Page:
WARNING – this blog contains the words vagina, discharge, and the dreaded one; moist! Enter at your peril!
For reasons that can probably be attributed to the deep rooted societal conditioning where women are considered uncivilised for discussing their intimate health, we often find ourselves too embarrassed to talk about how our vaginas feel.
Where menopausal or hormonally supressed women will openly discuss and seek medical support for symptoms such as hot flushes, night sweats and sleep disturbances we are much less likely to reach out for support with all things vagina related. Even I, who as a practising midwife has no qualms in asking other women about their intimate health find myself to be the shrinking violet when it comes to talking about my own vagina.
As naturally occurring oestrogen reduces or stops entirely, your vagina loses its ability to remain naturally moist and lubricated. In turn the tissues become less elastic, loose their strength and become thinner. This is known as vaginal atrophy and can occur in up to 40% of menopausal women (Portman 2014). Vaginal atrophy is a sneaky beast that can cause a whole array of physical unpleasantness that we need to start talking about (Bachman, 2016; NHS, 2018; YES, 2018) Our vaginas can become very sore, itchy and inflamed, our need to pass urine can increase, sex can become painful and some women may even experience bleeding after intercourse as the superficial tissue layer inside the vaginal canal can tear due to very much unwanted friction!
The challenge for women who are living with a premenstrual disorder lies where they find themselves in a position where they need to supress their ovaries. Not every woman who has such a condition needs to have such a therapy, but where is it the case, there needs to be a discussion about how to ensure ongoing vaginal health. Understandably it wouldn’t be at the forefront of the woman’s mind.
I speak from personal experience here, where I know my vaginal lubrication didn’t even feature on my list of concerns when undergoing treatment for my Pre-menstrual Dysphoric Disorder (PMDD). I personally opted to undergo a total vaginal hysterectomy with bilateral oophorectomy. This means that my ovaries were removed along with my uterus and cervix with a vaginal cuff creating the end of my vaginal canal. After about six months, I found sexual intercourse to be increasingly unpleasant, with a burning sensation continuing for several days. I also started to experience vaginal thrush and my labia minora was frequently red and sore. Too much information? Feeling uncomfortable? Good! I’m challenging our societal conditioning here, in the hope that I can make those other 4 in 10 women experiencing the same thing feel less alone and isolated!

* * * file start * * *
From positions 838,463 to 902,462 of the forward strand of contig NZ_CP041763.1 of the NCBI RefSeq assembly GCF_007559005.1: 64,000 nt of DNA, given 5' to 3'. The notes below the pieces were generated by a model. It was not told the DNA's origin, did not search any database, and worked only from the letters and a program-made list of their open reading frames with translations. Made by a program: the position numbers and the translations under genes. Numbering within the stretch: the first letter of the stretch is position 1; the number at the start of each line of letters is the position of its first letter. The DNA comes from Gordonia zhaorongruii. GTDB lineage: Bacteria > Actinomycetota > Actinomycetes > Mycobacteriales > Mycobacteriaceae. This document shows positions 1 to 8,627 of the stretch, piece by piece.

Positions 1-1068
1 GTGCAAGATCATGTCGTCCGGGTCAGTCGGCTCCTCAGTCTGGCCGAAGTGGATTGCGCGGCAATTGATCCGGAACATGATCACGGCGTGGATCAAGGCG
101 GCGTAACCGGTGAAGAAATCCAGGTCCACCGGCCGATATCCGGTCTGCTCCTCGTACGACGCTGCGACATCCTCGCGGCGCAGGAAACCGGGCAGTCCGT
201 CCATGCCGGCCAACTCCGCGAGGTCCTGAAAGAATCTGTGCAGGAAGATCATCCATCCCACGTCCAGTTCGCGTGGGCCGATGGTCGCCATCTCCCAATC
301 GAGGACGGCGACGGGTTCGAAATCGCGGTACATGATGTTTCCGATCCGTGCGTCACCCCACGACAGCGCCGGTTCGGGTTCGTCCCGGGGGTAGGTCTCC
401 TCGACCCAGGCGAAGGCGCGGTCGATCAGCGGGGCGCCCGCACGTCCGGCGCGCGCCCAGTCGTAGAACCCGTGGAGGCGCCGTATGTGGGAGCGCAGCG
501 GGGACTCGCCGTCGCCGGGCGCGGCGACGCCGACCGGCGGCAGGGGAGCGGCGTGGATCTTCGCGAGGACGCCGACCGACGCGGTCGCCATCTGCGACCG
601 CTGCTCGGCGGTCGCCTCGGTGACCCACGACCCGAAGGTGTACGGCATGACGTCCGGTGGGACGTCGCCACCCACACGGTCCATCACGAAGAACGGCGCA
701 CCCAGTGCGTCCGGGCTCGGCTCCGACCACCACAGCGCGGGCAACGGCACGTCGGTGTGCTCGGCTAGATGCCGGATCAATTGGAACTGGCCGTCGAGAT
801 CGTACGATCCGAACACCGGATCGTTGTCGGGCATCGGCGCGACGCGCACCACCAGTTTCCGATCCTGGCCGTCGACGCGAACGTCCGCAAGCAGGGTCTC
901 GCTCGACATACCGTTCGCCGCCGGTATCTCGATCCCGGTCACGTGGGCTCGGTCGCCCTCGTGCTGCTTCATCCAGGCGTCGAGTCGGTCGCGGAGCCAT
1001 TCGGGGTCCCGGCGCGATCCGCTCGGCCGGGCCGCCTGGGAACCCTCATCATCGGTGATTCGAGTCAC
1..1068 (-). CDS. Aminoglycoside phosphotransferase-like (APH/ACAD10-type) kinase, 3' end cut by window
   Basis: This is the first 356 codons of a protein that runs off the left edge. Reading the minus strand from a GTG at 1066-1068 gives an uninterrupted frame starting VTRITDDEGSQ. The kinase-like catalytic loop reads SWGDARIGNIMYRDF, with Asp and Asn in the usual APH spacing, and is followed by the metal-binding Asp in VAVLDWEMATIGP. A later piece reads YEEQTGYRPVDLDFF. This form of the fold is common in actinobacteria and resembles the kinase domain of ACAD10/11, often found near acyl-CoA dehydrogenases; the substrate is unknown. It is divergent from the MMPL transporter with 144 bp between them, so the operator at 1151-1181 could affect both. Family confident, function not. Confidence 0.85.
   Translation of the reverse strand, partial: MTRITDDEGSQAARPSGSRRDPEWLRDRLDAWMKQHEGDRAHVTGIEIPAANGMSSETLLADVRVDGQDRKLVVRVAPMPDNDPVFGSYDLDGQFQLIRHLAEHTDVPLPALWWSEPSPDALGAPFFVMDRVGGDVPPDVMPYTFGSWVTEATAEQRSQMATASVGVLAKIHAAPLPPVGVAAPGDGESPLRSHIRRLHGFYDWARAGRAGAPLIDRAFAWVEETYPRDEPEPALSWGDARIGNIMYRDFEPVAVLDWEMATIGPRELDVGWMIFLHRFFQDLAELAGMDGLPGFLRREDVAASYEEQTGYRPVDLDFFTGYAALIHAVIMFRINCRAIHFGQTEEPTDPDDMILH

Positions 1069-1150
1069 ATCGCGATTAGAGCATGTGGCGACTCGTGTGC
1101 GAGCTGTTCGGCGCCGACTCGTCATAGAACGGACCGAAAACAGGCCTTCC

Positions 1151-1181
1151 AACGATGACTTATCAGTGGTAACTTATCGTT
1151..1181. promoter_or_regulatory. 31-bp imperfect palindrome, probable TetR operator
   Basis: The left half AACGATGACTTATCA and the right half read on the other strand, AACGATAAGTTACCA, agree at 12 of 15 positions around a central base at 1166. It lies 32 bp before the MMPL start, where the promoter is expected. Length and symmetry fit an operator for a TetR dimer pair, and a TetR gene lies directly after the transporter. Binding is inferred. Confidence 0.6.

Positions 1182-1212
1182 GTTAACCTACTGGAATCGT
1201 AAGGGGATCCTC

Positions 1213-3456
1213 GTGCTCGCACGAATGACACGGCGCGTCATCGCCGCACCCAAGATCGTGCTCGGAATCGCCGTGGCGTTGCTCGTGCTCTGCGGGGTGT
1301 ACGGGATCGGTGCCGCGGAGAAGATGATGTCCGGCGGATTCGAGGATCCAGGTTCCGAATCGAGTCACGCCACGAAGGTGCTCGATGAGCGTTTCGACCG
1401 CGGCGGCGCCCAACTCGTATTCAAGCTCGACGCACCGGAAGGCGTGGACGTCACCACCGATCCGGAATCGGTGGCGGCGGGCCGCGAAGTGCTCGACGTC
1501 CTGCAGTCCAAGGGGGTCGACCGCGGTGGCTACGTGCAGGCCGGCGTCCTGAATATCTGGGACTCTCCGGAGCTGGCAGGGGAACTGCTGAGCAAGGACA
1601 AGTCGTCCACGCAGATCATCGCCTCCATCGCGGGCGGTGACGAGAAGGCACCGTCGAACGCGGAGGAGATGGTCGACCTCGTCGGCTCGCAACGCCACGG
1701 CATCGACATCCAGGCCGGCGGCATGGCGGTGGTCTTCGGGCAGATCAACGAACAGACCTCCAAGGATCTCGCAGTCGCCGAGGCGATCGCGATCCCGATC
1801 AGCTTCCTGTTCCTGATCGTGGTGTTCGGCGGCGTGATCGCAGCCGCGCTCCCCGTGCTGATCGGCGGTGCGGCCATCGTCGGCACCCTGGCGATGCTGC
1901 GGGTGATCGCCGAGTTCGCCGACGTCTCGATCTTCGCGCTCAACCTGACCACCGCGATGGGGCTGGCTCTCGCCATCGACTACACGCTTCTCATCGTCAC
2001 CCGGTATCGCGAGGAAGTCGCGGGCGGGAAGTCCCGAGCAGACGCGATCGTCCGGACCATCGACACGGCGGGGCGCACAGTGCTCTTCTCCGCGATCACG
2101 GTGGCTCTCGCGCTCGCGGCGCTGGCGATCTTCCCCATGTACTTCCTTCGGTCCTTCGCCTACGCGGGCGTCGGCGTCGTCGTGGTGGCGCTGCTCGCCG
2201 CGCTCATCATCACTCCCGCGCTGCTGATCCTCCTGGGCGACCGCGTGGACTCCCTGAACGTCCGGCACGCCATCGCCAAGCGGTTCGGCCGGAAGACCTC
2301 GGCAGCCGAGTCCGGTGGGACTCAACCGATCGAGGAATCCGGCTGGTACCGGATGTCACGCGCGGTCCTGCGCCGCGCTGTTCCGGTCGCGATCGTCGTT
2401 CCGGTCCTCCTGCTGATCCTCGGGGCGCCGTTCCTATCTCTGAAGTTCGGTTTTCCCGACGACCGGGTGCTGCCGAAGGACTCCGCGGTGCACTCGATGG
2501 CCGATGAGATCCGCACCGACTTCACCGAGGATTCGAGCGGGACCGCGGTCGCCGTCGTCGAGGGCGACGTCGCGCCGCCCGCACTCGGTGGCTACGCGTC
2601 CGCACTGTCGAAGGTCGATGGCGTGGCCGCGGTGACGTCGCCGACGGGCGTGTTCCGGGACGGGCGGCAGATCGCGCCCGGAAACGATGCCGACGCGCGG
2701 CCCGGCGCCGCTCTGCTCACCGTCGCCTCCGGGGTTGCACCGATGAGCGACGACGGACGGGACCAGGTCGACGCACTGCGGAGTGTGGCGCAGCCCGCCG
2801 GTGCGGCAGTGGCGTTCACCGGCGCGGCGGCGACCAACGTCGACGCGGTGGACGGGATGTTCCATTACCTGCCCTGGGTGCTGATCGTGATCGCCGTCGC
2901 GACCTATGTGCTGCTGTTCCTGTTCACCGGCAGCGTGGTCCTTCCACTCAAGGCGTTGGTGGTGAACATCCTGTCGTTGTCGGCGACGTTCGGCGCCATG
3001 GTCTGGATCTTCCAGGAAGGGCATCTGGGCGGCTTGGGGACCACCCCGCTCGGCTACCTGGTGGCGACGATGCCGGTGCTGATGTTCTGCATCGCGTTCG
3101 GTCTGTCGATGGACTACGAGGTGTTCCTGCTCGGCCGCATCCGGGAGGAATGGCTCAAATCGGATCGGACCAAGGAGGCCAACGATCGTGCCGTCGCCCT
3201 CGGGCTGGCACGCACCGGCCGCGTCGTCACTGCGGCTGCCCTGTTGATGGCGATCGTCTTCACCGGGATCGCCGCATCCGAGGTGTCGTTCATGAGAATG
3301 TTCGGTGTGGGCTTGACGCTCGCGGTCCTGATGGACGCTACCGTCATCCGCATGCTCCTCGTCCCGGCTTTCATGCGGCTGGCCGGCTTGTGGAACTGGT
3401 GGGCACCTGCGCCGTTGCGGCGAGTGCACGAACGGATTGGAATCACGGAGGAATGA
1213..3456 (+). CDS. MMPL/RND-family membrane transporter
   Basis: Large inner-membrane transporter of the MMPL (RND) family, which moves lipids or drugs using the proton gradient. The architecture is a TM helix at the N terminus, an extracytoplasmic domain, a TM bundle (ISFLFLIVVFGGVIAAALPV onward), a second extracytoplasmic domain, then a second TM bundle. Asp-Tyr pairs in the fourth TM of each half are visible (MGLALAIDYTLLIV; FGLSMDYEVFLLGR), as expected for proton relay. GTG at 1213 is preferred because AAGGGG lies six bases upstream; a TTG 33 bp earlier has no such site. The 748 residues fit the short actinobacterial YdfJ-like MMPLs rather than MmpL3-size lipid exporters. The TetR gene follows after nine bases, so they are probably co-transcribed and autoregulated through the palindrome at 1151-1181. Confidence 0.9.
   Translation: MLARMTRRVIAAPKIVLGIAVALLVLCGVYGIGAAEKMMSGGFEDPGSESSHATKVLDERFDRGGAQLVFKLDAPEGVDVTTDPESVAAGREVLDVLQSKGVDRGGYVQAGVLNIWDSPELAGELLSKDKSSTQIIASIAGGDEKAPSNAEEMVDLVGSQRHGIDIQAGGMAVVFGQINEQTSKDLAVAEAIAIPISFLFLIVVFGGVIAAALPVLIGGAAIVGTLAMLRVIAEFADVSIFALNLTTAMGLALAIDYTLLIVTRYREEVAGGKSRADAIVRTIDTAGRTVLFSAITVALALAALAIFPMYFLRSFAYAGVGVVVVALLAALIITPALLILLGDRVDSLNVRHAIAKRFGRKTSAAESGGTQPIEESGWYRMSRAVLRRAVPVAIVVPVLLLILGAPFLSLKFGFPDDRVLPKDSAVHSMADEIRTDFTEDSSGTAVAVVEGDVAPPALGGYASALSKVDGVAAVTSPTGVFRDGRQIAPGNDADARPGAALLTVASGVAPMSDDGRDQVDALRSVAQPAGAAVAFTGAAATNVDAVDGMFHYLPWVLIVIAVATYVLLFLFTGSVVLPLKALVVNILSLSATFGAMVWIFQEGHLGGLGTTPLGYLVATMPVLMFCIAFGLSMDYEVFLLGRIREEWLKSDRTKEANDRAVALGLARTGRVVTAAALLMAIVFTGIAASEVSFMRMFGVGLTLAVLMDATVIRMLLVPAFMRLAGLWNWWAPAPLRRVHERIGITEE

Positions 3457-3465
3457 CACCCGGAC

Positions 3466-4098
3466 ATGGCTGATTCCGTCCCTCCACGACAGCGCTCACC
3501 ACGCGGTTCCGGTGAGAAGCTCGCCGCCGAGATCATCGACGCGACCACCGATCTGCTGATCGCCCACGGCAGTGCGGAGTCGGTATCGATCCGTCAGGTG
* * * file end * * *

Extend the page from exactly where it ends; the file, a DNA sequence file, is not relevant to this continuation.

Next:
The good news is that companies are starting to sit up and listen and there are now a variety of treatment options for this particularly unpleasant side effect of my PMDD therapy. Firstly, hormone replacement therapy (HRT) will help to improve the situation, but I am mindful that this is not always an option for every woman. Again, from a personal perspective, my tolerance of oestrogen is relatively low, so my prescribed dosage of HRT lessens my symptoms, but does not resolve them entirely.